—Steve

Wow, what a reading. Doug never stops surprising me with a very original angle of looking at things which goes against the brainwashing I have suffered in school. Thank you.

—Anonymous

This is stupid. We should celebrate Columbus Day because if not for him, America would not have been discovered… if they want to celebrate the native American Indians that were here, fine, but make a day for them.

—Mary

Mr. Casey, I admire your intellect and integrity, follow your work closely, and I’ve benefited on several levels from your wisdom. I’m probably of a similar political mind as yours, and I’m anything but “PC.” However, I respectfully share with you, as a student of indigenous North American cultures and someone who has spent much time in modern “Indian Country” that your assertion that no philosophical concepts emerged here is very ignorant. I study Blackfeet language because through it, I gain insight into a very old philosophical tradition that I find infinitely more valuable and sophisticated than perhaps any other I have encountered. The Crow people are another example of an extremely advanced culture. They developed a culture of true freedom and liberty that in many ways exceed even our own Founding Fathers’.

Regarding slavery, yes, it’s true that, for example, on the Northern Plains, taking captives was common, but the captives were typically free to integrate into their new tribe or in time, return to the tribe of their blood relatives… not slaves at all and in time enjoying the same rights as anyone else. I’m not aware of any widespread nor even isolated cannibalism being practiced in North America. Mayans, Aztecs, and Incas are often cited as examples of “advanced” civilizations in the Western hemisphere, but from my perspective that is a product of judging a culture based on material artifacts that compare with those of Eurasia. If we judge them in terms of the expression of liberty, equality, and philosophical insight, I find very little remarkable in those three cultures.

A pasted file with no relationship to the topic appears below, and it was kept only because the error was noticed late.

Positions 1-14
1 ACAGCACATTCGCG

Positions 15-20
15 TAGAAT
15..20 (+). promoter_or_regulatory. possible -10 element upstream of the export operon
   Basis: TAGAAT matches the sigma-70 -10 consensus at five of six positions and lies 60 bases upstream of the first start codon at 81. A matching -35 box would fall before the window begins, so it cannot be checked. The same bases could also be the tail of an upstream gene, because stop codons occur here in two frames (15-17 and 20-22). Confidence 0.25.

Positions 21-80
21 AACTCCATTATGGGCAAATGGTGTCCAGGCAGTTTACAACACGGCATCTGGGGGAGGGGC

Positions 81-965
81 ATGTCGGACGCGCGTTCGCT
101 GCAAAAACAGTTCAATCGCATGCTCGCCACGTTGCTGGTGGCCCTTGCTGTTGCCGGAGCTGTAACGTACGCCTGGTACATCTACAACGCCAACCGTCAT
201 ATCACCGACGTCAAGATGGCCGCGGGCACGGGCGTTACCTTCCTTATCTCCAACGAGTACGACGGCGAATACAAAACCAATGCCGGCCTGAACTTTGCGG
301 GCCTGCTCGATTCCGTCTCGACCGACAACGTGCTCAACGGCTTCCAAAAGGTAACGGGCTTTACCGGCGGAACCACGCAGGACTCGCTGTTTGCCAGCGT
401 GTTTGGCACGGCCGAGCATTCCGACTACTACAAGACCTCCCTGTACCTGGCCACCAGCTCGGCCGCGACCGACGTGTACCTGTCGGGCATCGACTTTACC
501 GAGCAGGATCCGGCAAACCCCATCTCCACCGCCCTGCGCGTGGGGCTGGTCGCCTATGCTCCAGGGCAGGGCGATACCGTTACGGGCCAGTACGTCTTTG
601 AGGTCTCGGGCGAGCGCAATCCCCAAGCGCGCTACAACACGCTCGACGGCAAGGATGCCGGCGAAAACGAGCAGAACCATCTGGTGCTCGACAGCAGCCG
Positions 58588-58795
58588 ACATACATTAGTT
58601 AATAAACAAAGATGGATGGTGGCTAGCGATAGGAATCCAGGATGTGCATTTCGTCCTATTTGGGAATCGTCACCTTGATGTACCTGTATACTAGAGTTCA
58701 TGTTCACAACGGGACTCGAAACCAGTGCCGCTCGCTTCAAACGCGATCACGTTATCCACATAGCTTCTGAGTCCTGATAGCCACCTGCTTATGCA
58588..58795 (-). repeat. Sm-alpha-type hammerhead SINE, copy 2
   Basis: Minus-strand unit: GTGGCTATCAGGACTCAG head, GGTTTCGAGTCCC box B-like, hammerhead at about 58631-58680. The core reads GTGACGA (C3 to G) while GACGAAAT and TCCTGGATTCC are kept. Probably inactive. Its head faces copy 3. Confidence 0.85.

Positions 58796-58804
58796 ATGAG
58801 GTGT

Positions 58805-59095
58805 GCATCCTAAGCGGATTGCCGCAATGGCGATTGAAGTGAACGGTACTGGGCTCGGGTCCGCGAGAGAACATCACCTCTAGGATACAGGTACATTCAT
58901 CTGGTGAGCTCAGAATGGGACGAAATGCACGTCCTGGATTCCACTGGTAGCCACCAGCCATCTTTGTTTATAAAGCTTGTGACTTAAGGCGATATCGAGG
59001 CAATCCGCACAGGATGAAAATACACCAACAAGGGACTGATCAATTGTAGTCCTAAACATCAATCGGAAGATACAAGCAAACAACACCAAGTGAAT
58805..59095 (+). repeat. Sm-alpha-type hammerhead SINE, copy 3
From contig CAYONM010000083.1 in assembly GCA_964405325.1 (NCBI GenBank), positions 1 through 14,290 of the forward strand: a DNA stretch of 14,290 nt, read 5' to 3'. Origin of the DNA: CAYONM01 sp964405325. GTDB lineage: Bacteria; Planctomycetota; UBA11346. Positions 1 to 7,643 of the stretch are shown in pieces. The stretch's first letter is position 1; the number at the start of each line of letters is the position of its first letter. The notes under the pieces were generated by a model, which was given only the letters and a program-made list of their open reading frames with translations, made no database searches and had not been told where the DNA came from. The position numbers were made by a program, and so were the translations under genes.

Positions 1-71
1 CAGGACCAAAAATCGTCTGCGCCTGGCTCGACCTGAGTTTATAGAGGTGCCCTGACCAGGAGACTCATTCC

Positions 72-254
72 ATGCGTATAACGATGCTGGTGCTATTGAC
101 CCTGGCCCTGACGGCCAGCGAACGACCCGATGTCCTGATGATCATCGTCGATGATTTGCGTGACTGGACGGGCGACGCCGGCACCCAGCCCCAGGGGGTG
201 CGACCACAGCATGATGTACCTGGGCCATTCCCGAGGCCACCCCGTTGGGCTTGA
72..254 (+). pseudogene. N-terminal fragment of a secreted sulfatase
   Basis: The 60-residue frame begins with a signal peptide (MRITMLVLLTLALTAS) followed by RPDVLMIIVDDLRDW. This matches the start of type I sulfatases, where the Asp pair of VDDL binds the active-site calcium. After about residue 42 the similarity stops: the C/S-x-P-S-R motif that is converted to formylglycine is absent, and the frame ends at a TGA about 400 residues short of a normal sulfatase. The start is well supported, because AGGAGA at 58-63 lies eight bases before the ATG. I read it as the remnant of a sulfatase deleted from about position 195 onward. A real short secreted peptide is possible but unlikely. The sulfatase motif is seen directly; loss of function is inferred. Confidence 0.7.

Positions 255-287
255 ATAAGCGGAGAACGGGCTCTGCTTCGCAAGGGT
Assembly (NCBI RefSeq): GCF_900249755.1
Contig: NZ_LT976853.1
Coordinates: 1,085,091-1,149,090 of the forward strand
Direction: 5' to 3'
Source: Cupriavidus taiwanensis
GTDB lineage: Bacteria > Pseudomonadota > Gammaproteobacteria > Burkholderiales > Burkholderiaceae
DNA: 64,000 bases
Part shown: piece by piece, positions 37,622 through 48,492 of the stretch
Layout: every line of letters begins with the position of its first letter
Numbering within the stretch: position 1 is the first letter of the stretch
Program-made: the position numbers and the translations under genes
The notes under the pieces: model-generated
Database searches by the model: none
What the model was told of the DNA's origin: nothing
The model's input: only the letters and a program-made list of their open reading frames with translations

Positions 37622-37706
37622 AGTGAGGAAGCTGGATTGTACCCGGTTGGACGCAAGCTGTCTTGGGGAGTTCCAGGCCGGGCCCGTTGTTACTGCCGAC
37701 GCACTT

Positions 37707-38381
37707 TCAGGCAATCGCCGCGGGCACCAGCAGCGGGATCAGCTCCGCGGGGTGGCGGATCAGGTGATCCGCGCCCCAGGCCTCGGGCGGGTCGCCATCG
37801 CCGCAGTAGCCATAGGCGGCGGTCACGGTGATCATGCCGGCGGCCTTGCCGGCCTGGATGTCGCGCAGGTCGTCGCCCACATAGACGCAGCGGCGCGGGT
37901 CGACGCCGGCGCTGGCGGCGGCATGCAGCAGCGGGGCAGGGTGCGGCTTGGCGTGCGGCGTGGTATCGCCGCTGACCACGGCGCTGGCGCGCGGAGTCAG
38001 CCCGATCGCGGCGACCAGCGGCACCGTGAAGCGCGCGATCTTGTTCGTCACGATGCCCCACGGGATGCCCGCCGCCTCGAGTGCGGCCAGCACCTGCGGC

—Jon

I would like to comment on Doug’s interview and to say the same thing is happening up here in Canada.

In the past year, our politically correct leaders deemed it was necessary to change our national anthem because when it was written back in 1880 and the English version was revised in 1904, the composer committed the mortal sin of using “True patriot love in all of thy sons command” so now it has to be the gender neutral “True patriot love in all of us command.”

While Americans debate that statue of what civil war general should be left standing, Canadians have gone one step further and started to remove statues of one of our founding fathers and first Prime Minister, Sir John A. Macdonald because 127 years after his death it seems that Sir John had racist views toward our indigenous people, sorry First Nations people, and thus is not worthy to have a place of honor in our nation. On November 11, Canadians somberly participate in Remembrance Day, a day set aside to remember the cease-fire that ended the First World War and to honor those who paid the supreme sacrifice in wartime or on Canada’s various peacekeeping missions there are those who claim this special day glorifies war and that the cenotaphs erected in Canadian towns and cities that mark these tragic events in our history should be torn down.

Group think and morality changes with each passing generation, but one can only learn from history if we keep it intact and look at it objectively and without bias. I, for one, do not want to live in a time where 2 + 2 = 5 because the politically correct group think demands it to be so.

—Richard

And as always, if you have any questions or suggestions for the Dispatch, send them to us right here.